Inhibitory Network Plasticity in Neurological Disease

  • Santhakumar, Vijayalakshmi (PI)

Project Details

Description

Project Summary: Temporal lobe epilepsy (TLE) develops in a third of over 300,000 patients with a first seizure and over 30% of cases are resistant to drugs contributing to a significant disability. Presence of a therapeutic time window between the initial insult and development of epilepsy suggests that improved mechanistic understanding of early pathological process may enable prevention of epileptogenesis and associated co-morbidities. While sclerosis of the hippocampal dentate gyrus characterizes late stage TLE, cell loss, network reorganization and deficient inhibition in the dentate gyrus occur soon after insults that progress to TLE. In particular, the dentate inhibitory gate which limits GC activity throughput is compromised early in acquired TLE. However, what cells and circuits make up the dentate inhibitory gate and how this is compromised after seizures is not fully understood. Recently, a new class of neurons, semilunar granule cells (SGCs) were proposed as drivers of sustained dentate feedback inhibition. Although SGC-like neuros are observed in multiple species including humans and are activated during behaviors, the development, molecular identity, and connectivity of SGCs are not known making it difficult to determine their role in dentate function and disease. The limited literature and our pilot data that SGCs input and output connections are distinct from granule cells indicating that they play a unique role in dentate processing. This study will test the hypothesis that SGCs from a parallel dentate circuit that strengthens inhibition in the normal brain. We further propose that cellular and network changes after seizures compromise SGC mediated inhibition and augment their excitatory effects contributing to epilepsy and memory deficits. Combining morphometry, Patch-seq transcriptomics, electro- and optophysiology in transgenic mouse lines subject to experimental epilepsy and computational modeling will allow us to test the above hypothesis. Aim 1 will define the cellular and circuit identity of SGCs and determine molecular markers. Aim 2 will determine if the SGC excitatory circuit is strengthened and feedback inhibitory circuit compromised after status epilepticus. Finally, Aim 3 will examine the normal and seizure-induced development of SGCs and their contribution to dentate memory processing. On completion the studies will eliminate specific knowledge gaps in how the dentate circuit functions in behaviors and epilepsy, in keeping with the NINDS mission, and provide information needed to prevent collapse of dentate inhibition soon after seizures and prevent development of epilepsy and memory co-morbidities.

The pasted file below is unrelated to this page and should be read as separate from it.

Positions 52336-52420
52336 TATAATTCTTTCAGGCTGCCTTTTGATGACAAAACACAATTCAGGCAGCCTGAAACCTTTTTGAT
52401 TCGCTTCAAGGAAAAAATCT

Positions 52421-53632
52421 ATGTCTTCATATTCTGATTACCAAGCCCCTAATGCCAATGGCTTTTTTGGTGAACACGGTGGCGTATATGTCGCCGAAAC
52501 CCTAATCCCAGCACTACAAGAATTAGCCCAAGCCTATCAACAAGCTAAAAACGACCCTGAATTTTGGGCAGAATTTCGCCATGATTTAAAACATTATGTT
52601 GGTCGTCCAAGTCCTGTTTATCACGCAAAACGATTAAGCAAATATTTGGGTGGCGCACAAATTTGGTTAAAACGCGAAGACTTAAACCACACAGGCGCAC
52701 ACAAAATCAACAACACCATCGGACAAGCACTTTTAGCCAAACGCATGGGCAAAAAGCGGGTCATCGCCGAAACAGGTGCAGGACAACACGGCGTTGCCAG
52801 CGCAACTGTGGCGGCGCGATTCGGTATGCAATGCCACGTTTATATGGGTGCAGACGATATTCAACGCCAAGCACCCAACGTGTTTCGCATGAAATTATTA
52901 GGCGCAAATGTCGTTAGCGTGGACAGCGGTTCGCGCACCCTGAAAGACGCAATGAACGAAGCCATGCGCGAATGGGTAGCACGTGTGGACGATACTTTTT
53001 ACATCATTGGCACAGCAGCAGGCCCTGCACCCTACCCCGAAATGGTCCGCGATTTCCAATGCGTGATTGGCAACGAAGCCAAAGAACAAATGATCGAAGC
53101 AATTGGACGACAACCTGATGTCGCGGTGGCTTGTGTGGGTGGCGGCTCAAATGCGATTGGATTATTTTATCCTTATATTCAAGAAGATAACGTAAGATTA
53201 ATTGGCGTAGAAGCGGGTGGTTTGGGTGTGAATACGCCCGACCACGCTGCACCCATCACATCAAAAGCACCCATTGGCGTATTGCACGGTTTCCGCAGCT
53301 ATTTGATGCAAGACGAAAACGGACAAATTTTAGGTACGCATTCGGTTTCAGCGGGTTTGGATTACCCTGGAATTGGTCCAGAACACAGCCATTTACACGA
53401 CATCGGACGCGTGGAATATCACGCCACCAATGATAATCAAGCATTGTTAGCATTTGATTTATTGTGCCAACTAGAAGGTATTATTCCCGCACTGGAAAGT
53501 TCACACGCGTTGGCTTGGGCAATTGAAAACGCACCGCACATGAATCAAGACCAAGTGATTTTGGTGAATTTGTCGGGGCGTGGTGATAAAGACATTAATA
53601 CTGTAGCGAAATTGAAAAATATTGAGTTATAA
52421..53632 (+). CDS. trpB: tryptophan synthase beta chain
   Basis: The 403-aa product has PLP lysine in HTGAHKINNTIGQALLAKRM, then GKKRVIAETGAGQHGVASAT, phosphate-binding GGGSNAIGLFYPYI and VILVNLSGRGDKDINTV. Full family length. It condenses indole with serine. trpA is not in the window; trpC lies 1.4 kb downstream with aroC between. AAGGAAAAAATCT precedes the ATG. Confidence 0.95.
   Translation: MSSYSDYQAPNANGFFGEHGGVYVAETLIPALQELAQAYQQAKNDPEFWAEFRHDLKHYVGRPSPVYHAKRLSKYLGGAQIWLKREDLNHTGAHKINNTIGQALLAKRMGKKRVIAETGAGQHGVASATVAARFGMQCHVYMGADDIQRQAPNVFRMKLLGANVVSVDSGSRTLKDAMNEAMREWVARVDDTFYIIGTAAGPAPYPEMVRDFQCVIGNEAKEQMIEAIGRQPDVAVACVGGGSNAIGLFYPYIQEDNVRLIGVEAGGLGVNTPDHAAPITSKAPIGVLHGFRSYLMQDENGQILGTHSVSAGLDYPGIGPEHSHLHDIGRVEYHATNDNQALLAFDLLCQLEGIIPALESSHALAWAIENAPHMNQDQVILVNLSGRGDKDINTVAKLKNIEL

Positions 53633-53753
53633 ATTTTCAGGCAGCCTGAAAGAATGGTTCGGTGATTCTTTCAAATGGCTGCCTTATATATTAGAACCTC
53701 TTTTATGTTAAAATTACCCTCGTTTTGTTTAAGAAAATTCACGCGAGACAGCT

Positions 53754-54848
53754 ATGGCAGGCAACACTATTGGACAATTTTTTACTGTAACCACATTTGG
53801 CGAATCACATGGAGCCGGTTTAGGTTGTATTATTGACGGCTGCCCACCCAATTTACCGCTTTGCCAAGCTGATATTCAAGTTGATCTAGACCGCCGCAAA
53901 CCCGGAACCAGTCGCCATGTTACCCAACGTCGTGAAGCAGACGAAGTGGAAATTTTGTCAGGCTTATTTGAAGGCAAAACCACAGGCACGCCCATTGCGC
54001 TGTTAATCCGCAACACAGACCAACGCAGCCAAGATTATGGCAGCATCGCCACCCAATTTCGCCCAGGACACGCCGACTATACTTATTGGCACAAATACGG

StatusFinished
Effective start/end date9/30/114/30/22

Funding

  • National Institute of Neurological Disorders and Stroke: $301,132.00
  • National Institute of Neurological Disorders and Stroke: $331,831.00
  • National Institute of Neurological Disorders and Stroke: $329,163.00
  • National Institute of Neurological Disorders and Stroke: $341,267.00
  • National Institute of Neurological Disorders and Stroke: $347,813.00
  • National Institute of Neurological Disorders and Stroke: $334,606.00
  • National Institute of Neurological Disorders and Stroke: $27,378.00
  • National Institute of Neurological Disorders and Stroke: $324,590.00
  • National Institute of Neurological Disorders and Stroke: $342,650.00

ASJC

  • Clinical Neurology
  • Neurology

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